Impulsively, he fired the ball at the sign commemorating the Terrapins' 2008 Humanitarian Bowl trip on the façade of Maryland's team house, drawing an unsportsmanlike conduct penalty and a gentle lecture from coach Ralph Friedgen.
A couple hours later, when Logan's touchdown was in retrospect the crucial moment in Maryland's 21-16 victory, the Terps' veteran coach made an admission.
"To be honest with you," Friedgen said, "I wouldn't have cared if he knocked the building down."
Such is the impact Logan is making as a junior for a program that entered the year seeking any jolt it could find. That Humanitarian Bowl invitation was a disappointment two seasons ago for an experienced team, but a 2-10 record a year ago readjusted attitudes at Maryland.
The Terps (4-1, 1-0 ACC) have already doubled their victory total from a season ago, with bowl eligibility the next stop in the turnaround. Maryland can take a step closer to the six-win plateau when it visits reeling Clemson (2-3, 0-2) on Saturday.
If the Terps can swipe their first true road victory since their last trip to Clemson in 2008, Logan will probably be in the middle of it.
Logan leads the nation with a 27.7-yard average per return. Four of the returns covered at least 50 yards -- longer than any return Maryland managed in the six previous seasons (see the chart at the end of this article for more).
And then there's the most crucial element of all: He scored in back-to-back weeks entering Maryland's bye week after the Terps went 76 games without a punt return for a touchdown.
"If you asked me a month ago if I'd be at where I am right now, I'd have probably laughed at you and said there's no way I return two punts for a touchdown and leading the nation and all that," Logan said.
And yet he is. With 415 yards, he's already third on Maryland's single-season punt return yardage list. At the top is Steve Suter, who had 771 yards as the Terps went 11-3 in 2002.
Both the electrifying plays and the team success of Suter's finest season appeal to Logan, who spoke with Friedgen after spring practice about his role on the roster. Logan is also a wide receiver, but was used sparingly on offense his first two seasons.
The coach's lofty edict: Be the best punt returner in the country and be sure to average 10 yards a return in the process.
Friedgen's demands were met in the first five games. And along the way, Logan also impressed Suter, who attended a recent game.
"He said he really liked what I was doing," Logan said. "I told him I wanted to be up on the wall (of team record-holders) next to him. He said: 'If you keep doing what you're doing, you'll have a chance.'"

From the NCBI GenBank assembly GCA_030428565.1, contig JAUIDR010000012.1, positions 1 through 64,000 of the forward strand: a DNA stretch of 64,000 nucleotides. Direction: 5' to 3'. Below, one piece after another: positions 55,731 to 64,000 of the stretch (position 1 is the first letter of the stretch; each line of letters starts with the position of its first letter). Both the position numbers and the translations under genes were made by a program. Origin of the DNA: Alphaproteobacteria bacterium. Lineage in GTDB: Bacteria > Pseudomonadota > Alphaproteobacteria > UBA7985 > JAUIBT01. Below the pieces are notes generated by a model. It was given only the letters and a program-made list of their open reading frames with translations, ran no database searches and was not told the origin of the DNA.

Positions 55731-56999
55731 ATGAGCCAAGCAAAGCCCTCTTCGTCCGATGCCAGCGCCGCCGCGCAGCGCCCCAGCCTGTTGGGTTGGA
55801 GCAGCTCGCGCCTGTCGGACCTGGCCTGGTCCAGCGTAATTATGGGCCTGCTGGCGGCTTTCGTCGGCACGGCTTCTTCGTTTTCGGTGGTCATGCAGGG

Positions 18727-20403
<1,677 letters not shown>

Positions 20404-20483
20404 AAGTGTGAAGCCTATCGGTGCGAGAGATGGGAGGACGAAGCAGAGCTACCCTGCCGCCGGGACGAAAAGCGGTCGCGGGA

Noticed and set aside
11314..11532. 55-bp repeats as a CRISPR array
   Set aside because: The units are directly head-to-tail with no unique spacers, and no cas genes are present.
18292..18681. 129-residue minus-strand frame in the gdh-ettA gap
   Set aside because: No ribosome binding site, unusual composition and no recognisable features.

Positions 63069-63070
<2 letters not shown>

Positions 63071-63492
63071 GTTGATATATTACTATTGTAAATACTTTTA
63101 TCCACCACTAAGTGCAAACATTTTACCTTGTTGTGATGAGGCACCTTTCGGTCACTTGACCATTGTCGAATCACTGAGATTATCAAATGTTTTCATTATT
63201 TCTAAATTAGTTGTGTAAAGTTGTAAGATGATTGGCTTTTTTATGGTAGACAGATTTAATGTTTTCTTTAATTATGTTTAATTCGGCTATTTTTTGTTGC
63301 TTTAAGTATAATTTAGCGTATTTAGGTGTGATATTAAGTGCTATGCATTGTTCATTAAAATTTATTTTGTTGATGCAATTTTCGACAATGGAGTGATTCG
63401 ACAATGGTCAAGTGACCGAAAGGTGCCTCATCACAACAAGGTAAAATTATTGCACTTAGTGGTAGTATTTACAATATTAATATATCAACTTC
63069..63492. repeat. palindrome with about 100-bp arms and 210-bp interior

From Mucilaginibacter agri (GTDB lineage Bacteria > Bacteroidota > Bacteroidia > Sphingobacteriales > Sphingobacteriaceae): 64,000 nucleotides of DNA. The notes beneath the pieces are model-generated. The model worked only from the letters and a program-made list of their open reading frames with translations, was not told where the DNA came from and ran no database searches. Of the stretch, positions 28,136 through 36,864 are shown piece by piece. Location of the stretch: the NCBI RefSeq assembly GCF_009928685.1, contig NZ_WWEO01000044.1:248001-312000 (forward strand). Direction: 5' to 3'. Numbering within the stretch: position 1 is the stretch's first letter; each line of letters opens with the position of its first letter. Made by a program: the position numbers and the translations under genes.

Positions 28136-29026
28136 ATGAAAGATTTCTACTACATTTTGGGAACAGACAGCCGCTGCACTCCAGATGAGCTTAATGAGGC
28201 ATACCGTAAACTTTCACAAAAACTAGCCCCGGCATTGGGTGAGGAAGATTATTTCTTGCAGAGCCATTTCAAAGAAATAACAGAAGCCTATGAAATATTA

There was a brief hint last season of Logan's abilities. He returned a punt 43 yards against Clemson and was brought down just shy of the goal line, a play that boosted the Terps to a 24-21 victory and their only conference win.
His opportunities were limited, in part because of an early-season shoulder injury and Maryland's frequent games on rainy days. There was even a crucial fumble late in a loss at Duke -- which made his return against the Blue Devils two weeks ago particularly sweet -- but that miscue hardly dimmed his teammates' belief in him.
"For some reason, he didn't really get any more chances after that (Clemson game)," nose tackle A.J. Francis said. "He dropped the one punt last year at Duke, but then again that was in a damn hurricane. I can't really blame him because I can't catch a dry football. He's definitely showed this year that if he's not the best, somebody is going to have to show me who is the best punt returner in the country."
Logan is helped by a posse of fellow wideouts, who play a larger-than-usual role on the Terps' special teams. Kerry Boykins and Quintin McCree consistently keep opposing gunners away from Logan, who can make a defender miss if given just a little bit of time.
It helps Logan possesses an element of fearlessness and he's, in turn, willing to catch a ball in traffic and see what happens. So far, it's hard to quibble with the results.
"At first, I found it surprising," Boykins said. "He's not scared of anything. He'll catch a punt no matter where a defender is. I feel like he has a trust in me and Quintin and [receivers Kevin] Dorsey and LaQuan [Williams], that we're going to hold up our guys and give him time."
Logan isn't surprised at his ability to make people miss, but even he's impressed at the frequency of long returns. Perhaps even more shocking is the willingness of opponents to continue punting to him, something he acknowledged with some amusement after he had three more returns after an 85-yard return against Florida International.
At some point, teams will try to avoid Logan. He intends to continue to provide incentive for opposing punters to do just that, even if he's far from finished in tracking down Suter and helping Maryland continue to move past its nightmarish 2009.
"My coach tells me every week they're not going to kick it to me, but I don't allow that to stop me," Logan said. "I just get angry. All week, I'm just catching the ball like I know I'm going to get at least one opportunity."
Once, it seems, is enough for Logan to create mayhem. Stadium signs throughout the ACC, consider that your warning.
Maryland had four punt returns of at least 30 yards between 2004 and 2009, and the unit accounted for no touchdowns in that span. Terrapins junior Tony Logan already has five returns of 30+ yards and two touchdowns this season. Maryland's longest punt returns since the start of the 2004 season:
|Tony Logan||Florida International||2010||85 (TD)|
|Tony Logan||Duke||2010||84 (TD)|
|Tony Logan||Morgan State||2010||68|
|Danny Oquendo||Florida State||2006||45|
|Tony Logan||Morgan State||2010||37|
|Danny Oquendo||Florida International||2006||37|
For more from Patrick Stevens, read the Mid-Atlantic college sports blog: D1scourse.com